Even though the E-Levy on electronic transactions has not taken effect yet, the telcos say they have started seeing some human behavioral changes towards the use of MoMo for payments since the announcement of the levy.
A day after the announcement, some media houses reported that there were panic withdrawals from MoMo wallets. Whereas the telcos say they are yet to confirm if indeed some unusual volumes of withdrawals have taken place, they can firmly confirm that PAYMENTS with MoMo have slowed down considerably since the announcement.
According to one industry captain, they have seen a considerable reduction in the use of MoMo for bills payment, shopping and for other payments over the last few days since the E-Levy was announced.
The Finance Minister announced a 1.75% E-Levy on all electronic transactions in the country, including mobile money, online shopping, ATM withdrawal, payments via GHQR and other digital financial transactions. The intent, according to the minister, is to rope in the informal sector into the tax net, as a greater chunk of business transactions in that sector has been found to take place digitally due to Covid-19.
The irony is that while the industry players have given some discounts and waived fees due to Covid-19, government is using the boost in digital transactions due to Covid-19 as reason to implement a tax that is far higher than even the default service fees charged by the industry players. The default service fee is 1% or less, and the E-Levy is 1.75%.
Per the account of the telcos, now people are gradually returning to cash payments more than using MoMo and other digital wallets. The question still remains as to whether the trend will continue until it derails the entire cashlite economy mission of the country, or what is happening now is just impulse reaction that will fade out sooner than later.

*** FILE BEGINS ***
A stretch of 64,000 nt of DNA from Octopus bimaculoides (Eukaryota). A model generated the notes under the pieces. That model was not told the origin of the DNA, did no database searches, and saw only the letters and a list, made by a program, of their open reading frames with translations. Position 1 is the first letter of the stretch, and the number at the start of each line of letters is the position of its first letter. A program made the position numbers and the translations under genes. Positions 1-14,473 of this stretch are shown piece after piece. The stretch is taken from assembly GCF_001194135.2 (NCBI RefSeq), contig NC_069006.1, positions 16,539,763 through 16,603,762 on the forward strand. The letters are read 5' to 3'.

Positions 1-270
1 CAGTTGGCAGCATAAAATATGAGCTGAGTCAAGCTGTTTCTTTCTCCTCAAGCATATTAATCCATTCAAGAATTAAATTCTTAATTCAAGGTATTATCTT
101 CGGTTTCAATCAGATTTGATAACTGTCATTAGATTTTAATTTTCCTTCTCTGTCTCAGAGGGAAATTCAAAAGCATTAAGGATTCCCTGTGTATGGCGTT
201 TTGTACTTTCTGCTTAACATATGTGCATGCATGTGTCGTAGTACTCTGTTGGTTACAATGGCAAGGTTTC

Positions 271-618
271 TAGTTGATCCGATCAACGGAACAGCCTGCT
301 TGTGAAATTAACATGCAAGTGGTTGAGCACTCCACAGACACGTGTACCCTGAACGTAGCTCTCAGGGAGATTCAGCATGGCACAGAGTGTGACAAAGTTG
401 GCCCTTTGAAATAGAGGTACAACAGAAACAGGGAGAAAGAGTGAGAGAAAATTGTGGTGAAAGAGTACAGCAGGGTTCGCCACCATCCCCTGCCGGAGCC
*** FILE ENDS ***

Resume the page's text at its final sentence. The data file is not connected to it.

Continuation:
Meanwhile, the Vice President, Dr. Mahamudu Bawumia did warn against MoMo tax last year, indicating that MoMo is largely used by poor people to access financial services, so, it is the main driver of the financial inclusion agenda. Taxing MoMo, therefore threatens to lead to financial exclusion.
But the tax exempts the first ghc100 transacted in day as a pro-poor measure, and the Minister of Communications and Digitalization, Ursula Owusu-Ekuful has said that anyone who transacts more than ghc100 in a day is NOT poor, so, the tax cannot lead to financial exclusion.
Meanwhile, some industry groups have kicked against levy. The Ghana Chamber of Telecommunications says it is “ill-timed”; and the eCommerce Association of Ghana says it will be counterproductive to the industry and to the government’s own financial inclusion agenda.
The members of the Chamber of Telecoms have presented their concerns to government for consideration as part of ongoing engagement, while eCAG is also calling for an engagement with the finance ministry to discuss their concerns.
Meanwhile, the proposed tax is yet to be discussed in Parliament, and the Minority MPs have sworn to vehemently resist its approval and implementation.